If you fool around the chart (just click it, and apologies for not mastering Plot.ly-Wordpress relationships yet) you can explore where are some games of interest and other fun facts. I guess that overstating whats already said should be avoided so, lets just put some remarks while looking at these charts. First, 5 out of 20 games are showing an impact of older AAA games, that gives an important hint of how video games carry a ‘winner-takes-all’ dynamic. Another key aspect is our 2nd place, the relevance of Japan’s market as an isolated system is remarkable. Dragon Quest Monsters Joker for the 3DS didn’t have a release for the Americas and still generated a huge impact in a global scale. With the rise of a whole new gaming culture in China (check this post: Analyzing Global Game Interest) it is important to respect these sectors and maybe begin to look deeper into its particular features. Japan led the home console development during the late 80’s and we basically fell in love with undercover Japanese culture. Now we see that Japan has one of the most fruitful mobile gaming industries (and watch out as some of them are again looking towards global impact: maybe I should write a post about this new gaming Rise from the East).
Again a game from Japan hits the top 3 (Yokai Sangokushi). As you’ll see below this game has almost no impact in Twitter, it is obvious that a game without release may have little impact on our communities but when we are talking about such titles we put on evidence how idiosyncratic the digital entertainment world may be. An interesting thing on this week’s sale distribution is how the tail flattens and gives more relevance to the top 3. Yokai is explained by the huge demand of the Japanese market, The Division follows it’s momentum from last week and the other new contender MLB 16 comes to put attention to another huge aspect of our industry: the role of sport games (mental note for another post, check).
Mind your y-axis! Only a bit more than 250.000 units mark the lead of April 9th’s sales distribution. With a more skewed long tailed we see how the new Quantum Break took most of our gamer’s weekly wallet. An overall poor performance comes evident as out ceiling dropped to the 250k and old AAA games gained ranks in our Top 20 (CoD BO3 rised to top 3).
A Ranking Story
This post is going for a bit too long so lets cut to some other interesting points. It is clear that sales in units are highly volatile, keeping track of unit sales should always be hand in hand with competition performance in other hit games, amount of total games in the market, relative market share of the platform and of course other substitute products or platforms such as mobile gaming. To simplify our review of top home console games lets rank them by order. This should provide a good insight of the variability but keeping it simple to understand this sector’s software composition. The clear downside of such a figure is that we are not considering the overall performance of the week (as wee saw earlier with our last week). Here you have a rank order of game hits to show how unstable is this relational process.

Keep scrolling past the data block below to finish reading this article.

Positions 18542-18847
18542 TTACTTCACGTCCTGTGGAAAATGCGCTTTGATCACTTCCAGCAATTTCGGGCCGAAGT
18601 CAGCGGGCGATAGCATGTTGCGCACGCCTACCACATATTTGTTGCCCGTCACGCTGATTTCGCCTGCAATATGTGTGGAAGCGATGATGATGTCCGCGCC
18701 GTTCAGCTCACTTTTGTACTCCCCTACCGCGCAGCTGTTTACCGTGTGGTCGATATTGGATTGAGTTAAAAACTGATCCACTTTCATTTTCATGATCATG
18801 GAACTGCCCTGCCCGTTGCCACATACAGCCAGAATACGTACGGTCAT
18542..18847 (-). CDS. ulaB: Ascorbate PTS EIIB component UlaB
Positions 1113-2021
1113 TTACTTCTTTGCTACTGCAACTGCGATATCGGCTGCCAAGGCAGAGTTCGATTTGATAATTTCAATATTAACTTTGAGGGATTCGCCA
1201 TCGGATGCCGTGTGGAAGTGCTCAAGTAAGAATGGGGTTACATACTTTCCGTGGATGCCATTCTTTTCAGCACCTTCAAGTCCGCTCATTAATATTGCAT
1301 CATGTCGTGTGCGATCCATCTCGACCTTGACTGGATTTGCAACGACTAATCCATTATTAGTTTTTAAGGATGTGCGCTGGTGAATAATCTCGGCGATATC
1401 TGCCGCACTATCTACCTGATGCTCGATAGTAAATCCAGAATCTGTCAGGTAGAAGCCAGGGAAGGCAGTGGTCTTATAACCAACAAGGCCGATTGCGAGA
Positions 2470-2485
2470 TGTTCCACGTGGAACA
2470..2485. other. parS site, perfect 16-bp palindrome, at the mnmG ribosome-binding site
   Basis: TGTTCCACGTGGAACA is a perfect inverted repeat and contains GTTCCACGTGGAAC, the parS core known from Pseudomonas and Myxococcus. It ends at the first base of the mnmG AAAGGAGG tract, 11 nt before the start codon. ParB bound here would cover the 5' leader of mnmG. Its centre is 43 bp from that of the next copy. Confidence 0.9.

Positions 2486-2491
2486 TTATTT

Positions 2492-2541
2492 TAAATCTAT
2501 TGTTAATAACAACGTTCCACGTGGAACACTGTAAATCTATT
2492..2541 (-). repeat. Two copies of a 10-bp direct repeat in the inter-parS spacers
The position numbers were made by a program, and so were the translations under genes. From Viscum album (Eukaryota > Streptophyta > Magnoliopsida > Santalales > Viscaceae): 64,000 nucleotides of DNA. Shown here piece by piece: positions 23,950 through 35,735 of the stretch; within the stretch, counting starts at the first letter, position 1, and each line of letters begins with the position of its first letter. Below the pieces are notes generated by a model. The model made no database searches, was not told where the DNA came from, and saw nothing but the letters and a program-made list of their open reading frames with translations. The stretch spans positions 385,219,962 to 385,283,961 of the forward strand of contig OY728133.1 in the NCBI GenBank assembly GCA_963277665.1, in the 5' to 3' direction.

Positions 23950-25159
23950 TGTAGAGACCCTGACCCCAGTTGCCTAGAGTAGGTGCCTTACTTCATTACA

Narrowed to the Top 10 we see three different patterns here: short, medium and long hit wonders. Short ones are usually represented by a niche product that is well informed and goes out the first week to get it’s prize, these games usually don’t perform as well on the subsequent weeks leaving the top ranks. Medium range are basically normal AAA games. Highly marketed games that appeal to a broad audience within the platform. Games such as The Division or Quantum Break move around this patterns. The most rare one are the ‘must have’s of the industry, usually games that drive platform purchase in the first place. In this case we see how two of them (that are both actually bundled to PS4 consoles at retail) appear in all three weeks, showing an increase on the ranks on the third week where total sales were relatively lower.
Keeping an eye on the community
Last thing. I guess that looking only at sales data is a bit narrowed so I’m taking the liberty to check communities (on the future Twitch, Reddit, etc.) and get a proxy of their attitude towards these top games! So I went to last weeks tweets and did a sentiment analysis of these games. Here are some results! Y-axis marks polarity being 1 = Positive Attitude towards the game and -1 = Negative Attitude towards the game. Enjoy!
Yokai Sangokushi had very few tweets in English, that makes it highly variable and thus the polarity values presented are not reliable. On the other hand a swift negative move of Quantum Break’s polarity may indicate some discomfort of the new users (something relatively common on new releases and its closest user community). Make the conclusion you prefer. I’ll just put some emphasis on FIFA 16 and GTA V, two games/brands that have clearly positioned on the top of mind in the gaming industry seem to be more robust and keep a consolidated positive perspective from the community.
Hopefully I’ll be posting more often. I think a more detailed view about the relevance of sales data and community impact should be put into some perspective.
Here you have the most popular tweets about your hit games! Good game!
MLB The Show 16.
— SB Nation (@SBNation) April 19, 2016
Which choice do you pick? Become the hero or the bad guy in Quantum Break! https://t.co/ORxfOh19Pz
— jacksepticeye (@Jack_Septic_Eye) April 14, 2016
— Watch of Yokai (@watchofyoukai) April 14, 2016
Far Cry Primal
— Ubisoft (@Ubisoft) April 14, 2016
Call of Duty: Black Ops 3
— KEEM @ PAX (@KEEMSTAR) April 17, 2016